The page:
• The race for the US Democratic presidential nomination took a dramatic turn on Tuesday, with former Vice President Joe Biden winning 10 states and one-time frontrunner Vermont Senator Bernie Sanders winning four, including delegate-rich California. Biden far exceeded expectations and benefited from a consolidation of the moderate wing of his party after the withdrawal from the race of former South Bend, Indiana Mayor Pete Buttigieg and Minnesota Senator Amy Klobuchar, both of whom threw their support behind Biden. After poor performances in Tuesday’s primaries, former New York Mayor Michael Bloomberg withdrew from the race and endorsed Biden while Massachusetts Senator Elizabeth Warren pulled out on Thursday. So far, Warren has made no endorsement. A week ago, Sanders, a progressive, was the favorite for the Democratic nomination. Today, the betting odds give the more moderate Biden an 85.0% chance of becoming securing the nomination.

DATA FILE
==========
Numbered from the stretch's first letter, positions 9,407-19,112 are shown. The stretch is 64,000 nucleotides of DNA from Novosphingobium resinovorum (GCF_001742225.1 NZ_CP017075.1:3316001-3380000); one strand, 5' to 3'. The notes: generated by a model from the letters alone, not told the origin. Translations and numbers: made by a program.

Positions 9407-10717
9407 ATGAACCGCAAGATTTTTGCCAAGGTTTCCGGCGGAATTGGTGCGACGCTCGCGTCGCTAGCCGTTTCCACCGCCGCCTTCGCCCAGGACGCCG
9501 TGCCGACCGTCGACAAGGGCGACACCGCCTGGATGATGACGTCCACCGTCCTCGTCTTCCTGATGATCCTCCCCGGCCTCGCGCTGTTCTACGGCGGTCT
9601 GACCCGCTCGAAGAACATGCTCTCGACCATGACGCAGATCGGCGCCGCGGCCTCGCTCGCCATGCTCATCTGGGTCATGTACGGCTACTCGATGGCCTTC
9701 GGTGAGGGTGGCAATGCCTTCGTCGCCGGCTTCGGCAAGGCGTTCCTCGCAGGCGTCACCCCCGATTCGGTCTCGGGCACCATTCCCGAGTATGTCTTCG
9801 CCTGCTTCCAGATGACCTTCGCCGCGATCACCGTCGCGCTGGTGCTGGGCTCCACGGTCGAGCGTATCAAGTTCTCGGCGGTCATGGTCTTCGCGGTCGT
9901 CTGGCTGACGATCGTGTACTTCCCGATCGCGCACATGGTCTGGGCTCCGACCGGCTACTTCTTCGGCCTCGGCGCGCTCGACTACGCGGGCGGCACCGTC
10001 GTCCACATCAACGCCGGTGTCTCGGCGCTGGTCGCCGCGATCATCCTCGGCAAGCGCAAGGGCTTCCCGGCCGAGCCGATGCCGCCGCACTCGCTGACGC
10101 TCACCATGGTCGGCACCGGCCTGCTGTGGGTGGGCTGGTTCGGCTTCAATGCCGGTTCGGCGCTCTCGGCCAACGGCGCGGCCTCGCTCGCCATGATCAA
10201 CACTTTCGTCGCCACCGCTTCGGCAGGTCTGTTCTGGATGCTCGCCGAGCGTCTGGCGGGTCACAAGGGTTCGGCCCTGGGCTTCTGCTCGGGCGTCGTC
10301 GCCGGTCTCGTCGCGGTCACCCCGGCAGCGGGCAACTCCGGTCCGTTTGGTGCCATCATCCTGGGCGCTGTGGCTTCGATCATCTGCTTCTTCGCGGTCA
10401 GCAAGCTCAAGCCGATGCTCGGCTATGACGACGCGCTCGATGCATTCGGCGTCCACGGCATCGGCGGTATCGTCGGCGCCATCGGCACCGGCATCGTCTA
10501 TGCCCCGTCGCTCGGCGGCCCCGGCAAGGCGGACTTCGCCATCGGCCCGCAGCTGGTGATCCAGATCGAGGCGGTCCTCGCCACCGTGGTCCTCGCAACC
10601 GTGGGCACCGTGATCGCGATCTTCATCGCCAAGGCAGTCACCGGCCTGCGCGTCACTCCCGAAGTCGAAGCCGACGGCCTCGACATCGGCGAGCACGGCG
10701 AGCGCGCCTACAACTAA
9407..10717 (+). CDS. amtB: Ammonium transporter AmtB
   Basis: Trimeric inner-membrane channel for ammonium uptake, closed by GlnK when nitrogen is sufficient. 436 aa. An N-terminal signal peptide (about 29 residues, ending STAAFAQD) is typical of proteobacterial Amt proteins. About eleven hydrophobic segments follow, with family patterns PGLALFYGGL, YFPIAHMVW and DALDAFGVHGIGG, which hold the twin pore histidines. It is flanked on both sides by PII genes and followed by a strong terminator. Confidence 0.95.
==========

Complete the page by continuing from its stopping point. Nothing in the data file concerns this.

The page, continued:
• The major US stock indexes ended mixed after a second week of extraordinary volatility driven by COVID-19 fears. The large-cap benchmarks and the technology-heavy Nasdaq Composite Index recorded gains, thanks to sharp rallies on Monday and Wednesday, but the smaller-cap indexes ended modestly lower. Within the S&P 500 Index, the typically defensive utilities sector performed best. Health care shares were also strong after the prospects for Senator Bernie Sanders’ “Medicare for All” system seemed to diminish following former Vice President Joe Biden’s solid performance in many presidential primary elections on Super Tuesday. Energy shares again led the declines as US oil prices plunged to multiyear lows on Friday following OPEC’s failure to convince non-OPEC member Russia to agree to production cuts.